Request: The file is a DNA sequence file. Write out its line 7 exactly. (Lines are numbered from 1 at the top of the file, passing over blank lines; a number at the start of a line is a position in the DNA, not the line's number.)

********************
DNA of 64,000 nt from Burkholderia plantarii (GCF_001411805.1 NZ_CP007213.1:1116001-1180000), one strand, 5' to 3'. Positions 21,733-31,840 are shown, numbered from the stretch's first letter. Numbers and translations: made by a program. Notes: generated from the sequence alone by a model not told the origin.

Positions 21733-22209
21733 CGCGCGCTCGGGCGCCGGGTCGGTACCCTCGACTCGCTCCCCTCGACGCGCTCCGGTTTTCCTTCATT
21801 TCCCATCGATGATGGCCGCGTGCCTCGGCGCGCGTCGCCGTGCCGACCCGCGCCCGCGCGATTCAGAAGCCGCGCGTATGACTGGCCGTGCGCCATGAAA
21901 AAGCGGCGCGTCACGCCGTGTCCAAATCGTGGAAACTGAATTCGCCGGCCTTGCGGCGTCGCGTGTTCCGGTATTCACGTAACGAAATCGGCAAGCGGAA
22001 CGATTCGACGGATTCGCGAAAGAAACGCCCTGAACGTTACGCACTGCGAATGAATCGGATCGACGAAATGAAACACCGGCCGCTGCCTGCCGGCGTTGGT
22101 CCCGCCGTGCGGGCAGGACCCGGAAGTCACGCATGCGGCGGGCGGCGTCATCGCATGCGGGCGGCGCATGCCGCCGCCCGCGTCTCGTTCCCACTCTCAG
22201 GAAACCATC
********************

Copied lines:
22101 CCCGCCGTGCGGGCAGGACCCGGAAGTCACGCATGCGGCGGGCGGCGTCATCGCATGCGGGCGGCGCATGCCGCCGCCCGCGTCTCGTTCCCACTCTCAG